I was on an open house stream this past weekend talking about the latest Star Citizen shenanigans. One thing I mentioned is that I simply don’t get why CIG doesn’t just keep two builds running in parallel. They are using cloud servers which can be provisioned for any build they like; so it’s really a no brainer. Doing this allows them to have the live builds (e.g. 3.0.x) running, while also having the bleeding edge next build (e.g. 3.1.x) running on the PTU. Doing this would alleviate the need for rollbacks, as well as all the aggravation they’re getting. Once a build goes live, don’t touch it again. Then once the next build reaches a reasonably solid point, it goes from PTU to live, and the cycle continues.

    And no, they won’t have to support two builds because whatever is live, is just a moment-in-time frozen build. Heck, even Valve recognized this need years ago and implemented this very same feature in Steam for those of us who use it to deploy various builds. Doing this allows backers to switch from build to build, and just stick with what they feel comfortable with. Most of us devs have been doing this for YEARS, but somehow the brain trust in charge of a $180m project don’t seem to get simple game dev design and logistics. Heck, they can’t even decide on a schedule format, though that’s got more to do with lying, than it does anything else.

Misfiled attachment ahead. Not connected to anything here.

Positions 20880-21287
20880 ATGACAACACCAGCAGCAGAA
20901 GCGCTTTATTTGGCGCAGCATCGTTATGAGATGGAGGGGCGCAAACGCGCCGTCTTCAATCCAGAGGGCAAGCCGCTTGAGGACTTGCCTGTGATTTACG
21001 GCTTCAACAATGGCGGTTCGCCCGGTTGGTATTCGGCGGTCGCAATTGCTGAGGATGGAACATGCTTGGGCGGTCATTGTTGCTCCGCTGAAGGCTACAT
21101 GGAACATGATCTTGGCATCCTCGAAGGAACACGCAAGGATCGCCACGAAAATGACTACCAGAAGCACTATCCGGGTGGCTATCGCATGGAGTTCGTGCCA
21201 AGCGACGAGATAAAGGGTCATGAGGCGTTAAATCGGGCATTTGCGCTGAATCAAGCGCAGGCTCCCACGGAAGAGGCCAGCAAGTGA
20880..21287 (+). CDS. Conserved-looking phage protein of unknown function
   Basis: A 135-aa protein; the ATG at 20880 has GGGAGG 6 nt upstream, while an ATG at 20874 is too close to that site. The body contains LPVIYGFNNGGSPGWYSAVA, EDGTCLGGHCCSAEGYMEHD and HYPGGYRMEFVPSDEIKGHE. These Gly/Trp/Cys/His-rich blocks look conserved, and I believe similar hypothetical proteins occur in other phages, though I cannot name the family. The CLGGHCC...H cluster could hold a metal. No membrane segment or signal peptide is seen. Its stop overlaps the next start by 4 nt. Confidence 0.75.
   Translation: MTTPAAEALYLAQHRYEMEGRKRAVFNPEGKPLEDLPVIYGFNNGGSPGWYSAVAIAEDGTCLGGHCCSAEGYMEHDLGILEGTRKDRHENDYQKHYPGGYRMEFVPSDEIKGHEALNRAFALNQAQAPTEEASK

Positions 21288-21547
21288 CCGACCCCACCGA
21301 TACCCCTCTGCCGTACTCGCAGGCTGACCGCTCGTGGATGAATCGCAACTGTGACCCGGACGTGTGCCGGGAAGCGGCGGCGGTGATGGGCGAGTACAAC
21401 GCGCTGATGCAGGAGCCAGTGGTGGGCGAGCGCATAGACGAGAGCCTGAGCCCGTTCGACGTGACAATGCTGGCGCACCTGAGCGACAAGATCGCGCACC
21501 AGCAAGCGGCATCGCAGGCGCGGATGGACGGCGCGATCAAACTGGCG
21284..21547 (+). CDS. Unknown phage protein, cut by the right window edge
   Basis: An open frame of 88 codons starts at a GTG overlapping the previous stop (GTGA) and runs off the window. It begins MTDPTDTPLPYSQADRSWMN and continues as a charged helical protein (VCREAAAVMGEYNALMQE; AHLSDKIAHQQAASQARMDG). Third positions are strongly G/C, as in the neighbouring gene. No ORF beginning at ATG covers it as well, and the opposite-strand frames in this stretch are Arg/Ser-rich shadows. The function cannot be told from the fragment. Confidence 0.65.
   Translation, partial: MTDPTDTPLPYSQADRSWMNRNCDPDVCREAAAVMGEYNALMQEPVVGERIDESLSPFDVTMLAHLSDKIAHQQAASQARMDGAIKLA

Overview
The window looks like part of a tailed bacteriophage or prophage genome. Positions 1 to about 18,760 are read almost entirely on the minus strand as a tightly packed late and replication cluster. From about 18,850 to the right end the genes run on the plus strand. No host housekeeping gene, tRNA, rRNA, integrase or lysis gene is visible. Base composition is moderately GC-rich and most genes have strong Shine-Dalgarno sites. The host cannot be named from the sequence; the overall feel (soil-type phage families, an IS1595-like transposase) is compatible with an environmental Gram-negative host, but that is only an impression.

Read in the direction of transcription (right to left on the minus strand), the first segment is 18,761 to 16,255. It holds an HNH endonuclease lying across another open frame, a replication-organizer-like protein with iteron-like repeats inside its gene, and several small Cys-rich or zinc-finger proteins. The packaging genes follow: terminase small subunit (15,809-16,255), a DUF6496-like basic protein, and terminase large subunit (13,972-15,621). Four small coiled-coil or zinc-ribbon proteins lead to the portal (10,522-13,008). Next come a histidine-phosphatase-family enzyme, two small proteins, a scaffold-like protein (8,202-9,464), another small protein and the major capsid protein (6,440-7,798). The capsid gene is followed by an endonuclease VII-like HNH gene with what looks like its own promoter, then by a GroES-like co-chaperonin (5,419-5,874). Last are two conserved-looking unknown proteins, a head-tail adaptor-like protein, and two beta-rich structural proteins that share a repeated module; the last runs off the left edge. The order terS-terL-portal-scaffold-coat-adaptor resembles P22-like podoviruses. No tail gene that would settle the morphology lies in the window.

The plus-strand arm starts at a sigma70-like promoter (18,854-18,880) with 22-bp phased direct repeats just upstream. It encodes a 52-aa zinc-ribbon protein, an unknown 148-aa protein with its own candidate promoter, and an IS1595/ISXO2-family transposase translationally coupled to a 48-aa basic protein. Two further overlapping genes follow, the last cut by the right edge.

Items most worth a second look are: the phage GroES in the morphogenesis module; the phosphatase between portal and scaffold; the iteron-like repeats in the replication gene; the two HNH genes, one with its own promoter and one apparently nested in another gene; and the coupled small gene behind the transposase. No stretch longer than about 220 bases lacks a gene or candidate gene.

The fact of the matter is that, from the current roadmap, it’s now clear that Star Citizen (still no word on Squadron 42) is completely out of the 2018 release window. Heck, even though they recently revised the roadmap again as they look ahead to 3.2, they appear to have scaled down Chris’s description of how mining would work. What they are now planning reads nothing like what Chris pitched back in Feb, 2015. I can’t wait to see what they release as the first iteration.